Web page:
Insider risk is rapidly becoming one of the biggest concerns for security teams and C-suites alike. But here’s the most challenging thing about insider risk: it can’t be approached the same way you defend against external threats, or you’d bring your business to a halt. Risk to data due to employee behavior can never be fully avoided because it would require organizations to give up all the benefits of productivity and collaboration. Insider risk is an unavoidable product of our new world of work. Here’s what we mean:
The modern world of work looks vastly different than even five years ago. Companies in every sector are evolving at their core as digital transformation efforts push them to do business in new ways and with new technologies.
The expectations and behaviors of the workforce are also transforming. Employees are working remotely and collaboratively with many colleagues, partners and customers. They’re accessing data through cloud products from a variety of networks and devices.
And the way they think about their work is changing, too. As workers switch jobs more frequently, notions of loyalty are waning and employees have a stronger allegiance to the work they do (and the ideas they create) than to the company they do it for. Employees increasingly believe that they own the ideas they create — and 2 in 3 employees openly admit to taking ideas with them when they leave because they think it is their right to do so.
These changes aren’t a sudden shift; they’re a natural evolution. Companies have been pushing to move faster and be more agile for two decades now — and a major part of that is empowering employees to work in easier, smarter ways. But this evolution means data is more portable than ever. Workers are more mobile than ever. Collaboration is more critical to business success than ever. Together these factors dramatically increase the performance of a business while also increasing the prevalence of insider threat incidents.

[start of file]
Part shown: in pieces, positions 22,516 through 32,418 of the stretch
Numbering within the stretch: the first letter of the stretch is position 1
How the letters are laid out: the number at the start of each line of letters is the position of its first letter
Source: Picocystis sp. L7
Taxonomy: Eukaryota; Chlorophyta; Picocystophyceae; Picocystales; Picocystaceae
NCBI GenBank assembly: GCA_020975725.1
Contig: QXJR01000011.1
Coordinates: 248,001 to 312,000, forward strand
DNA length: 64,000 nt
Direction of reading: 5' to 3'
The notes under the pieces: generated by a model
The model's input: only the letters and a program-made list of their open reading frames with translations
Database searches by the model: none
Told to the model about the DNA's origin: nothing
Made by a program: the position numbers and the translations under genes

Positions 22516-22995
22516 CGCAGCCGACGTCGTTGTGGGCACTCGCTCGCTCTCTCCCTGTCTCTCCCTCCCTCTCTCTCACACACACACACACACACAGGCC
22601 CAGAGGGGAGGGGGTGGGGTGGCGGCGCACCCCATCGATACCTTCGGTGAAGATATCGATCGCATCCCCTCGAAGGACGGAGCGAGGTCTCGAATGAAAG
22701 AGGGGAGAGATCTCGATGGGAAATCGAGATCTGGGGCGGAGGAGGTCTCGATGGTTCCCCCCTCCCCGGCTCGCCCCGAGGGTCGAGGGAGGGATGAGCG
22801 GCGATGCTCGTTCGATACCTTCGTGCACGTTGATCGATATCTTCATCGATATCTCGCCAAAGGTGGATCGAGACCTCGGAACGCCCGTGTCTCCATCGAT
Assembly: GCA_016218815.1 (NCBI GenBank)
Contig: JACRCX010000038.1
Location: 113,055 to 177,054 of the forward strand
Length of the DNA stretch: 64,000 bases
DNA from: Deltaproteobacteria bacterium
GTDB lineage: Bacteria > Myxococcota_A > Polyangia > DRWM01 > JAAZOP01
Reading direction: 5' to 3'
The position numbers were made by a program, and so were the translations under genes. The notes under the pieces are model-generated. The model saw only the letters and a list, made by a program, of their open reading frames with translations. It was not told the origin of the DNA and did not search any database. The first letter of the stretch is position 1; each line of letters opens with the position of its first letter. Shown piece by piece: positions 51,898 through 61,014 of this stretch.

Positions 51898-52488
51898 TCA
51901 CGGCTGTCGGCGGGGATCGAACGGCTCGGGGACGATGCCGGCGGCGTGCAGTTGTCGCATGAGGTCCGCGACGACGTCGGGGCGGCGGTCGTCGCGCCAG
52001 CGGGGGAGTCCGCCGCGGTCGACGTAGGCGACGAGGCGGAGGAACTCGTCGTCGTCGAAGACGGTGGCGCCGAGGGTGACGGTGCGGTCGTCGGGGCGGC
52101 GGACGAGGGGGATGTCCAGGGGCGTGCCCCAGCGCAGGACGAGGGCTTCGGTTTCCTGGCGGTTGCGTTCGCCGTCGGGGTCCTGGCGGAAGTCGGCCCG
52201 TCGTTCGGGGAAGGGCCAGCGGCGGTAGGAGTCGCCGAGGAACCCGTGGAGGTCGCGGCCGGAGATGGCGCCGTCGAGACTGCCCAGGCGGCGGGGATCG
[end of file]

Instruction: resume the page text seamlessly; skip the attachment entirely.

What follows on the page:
In short, managing insider risk requires security’s mindset and tech stack to evolve because it can’t be managed through approaches that address risk at the cost of innovation and growth. Security teams need to be able to allow collaboration while ensuring there’s a way to quickly and accurately detect the risks that truly matter.
Block or surveil: Two common approaches to addressing insider risk
Here’s another big challenge for security teams tasked with managing insider risk: insider risk is a business problem that is not solved by any one category of software. Today, there are two main technical approaches to addressing the insider risk problem:
Policy-focused security products (e.g. DLP, CASB)
Until recently, policy-focused tools like DLP and CASB were the predominant approach to the insider risk challenge. These tools have been implemented by most businesses and focus on protecting data, but the problem is that they were designed to protect regulated data like social security numbers, patient records and credit card numbers. DLP and CASB vendors aren’t shy about telling security teams that their tools can stop data from leaving — and plenty of security teams have tried valiantly to shoehorn these tools into their insider risk use cases.